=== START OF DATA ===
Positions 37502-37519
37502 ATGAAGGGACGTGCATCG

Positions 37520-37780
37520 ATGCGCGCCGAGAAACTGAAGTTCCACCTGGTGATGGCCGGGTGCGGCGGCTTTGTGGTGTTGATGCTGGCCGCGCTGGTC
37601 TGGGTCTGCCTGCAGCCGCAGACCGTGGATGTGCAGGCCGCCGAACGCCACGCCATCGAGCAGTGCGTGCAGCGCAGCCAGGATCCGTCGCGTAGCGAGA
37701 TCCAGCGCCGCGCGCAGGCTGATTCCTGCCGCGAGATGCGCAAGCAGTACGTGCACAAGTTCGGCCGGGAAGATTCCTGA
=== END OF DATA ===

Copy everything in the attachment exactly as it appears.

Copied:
Positions 37502-37519
37502 ATGAAGGGACGTGCATCG

Positions 37520-37780
37520 ATGCGCGCCGAGAAACTGAAGTTCCACCTGGTGATGGCCGGGTGCGGCGGCTTTGTGGTGTTGATGCTGGCCGCGCTGGTC
37601 TGGGTCTGCCTGCAGCCGCAGACCGTGGATGTGCAGGCCGCCGAACGCCACGCCATCGAGCAGTGCGTGCAGCGCAGCCAGGATCCGTCGCGTAGCGAGA
37701 TCCAGCGCCGCGCGCAGGCTGATTCCTGCCGCGAGATGCGCAAGCAGTACGTGCACAAGTTCGGCCGGGAAGATTCCTGA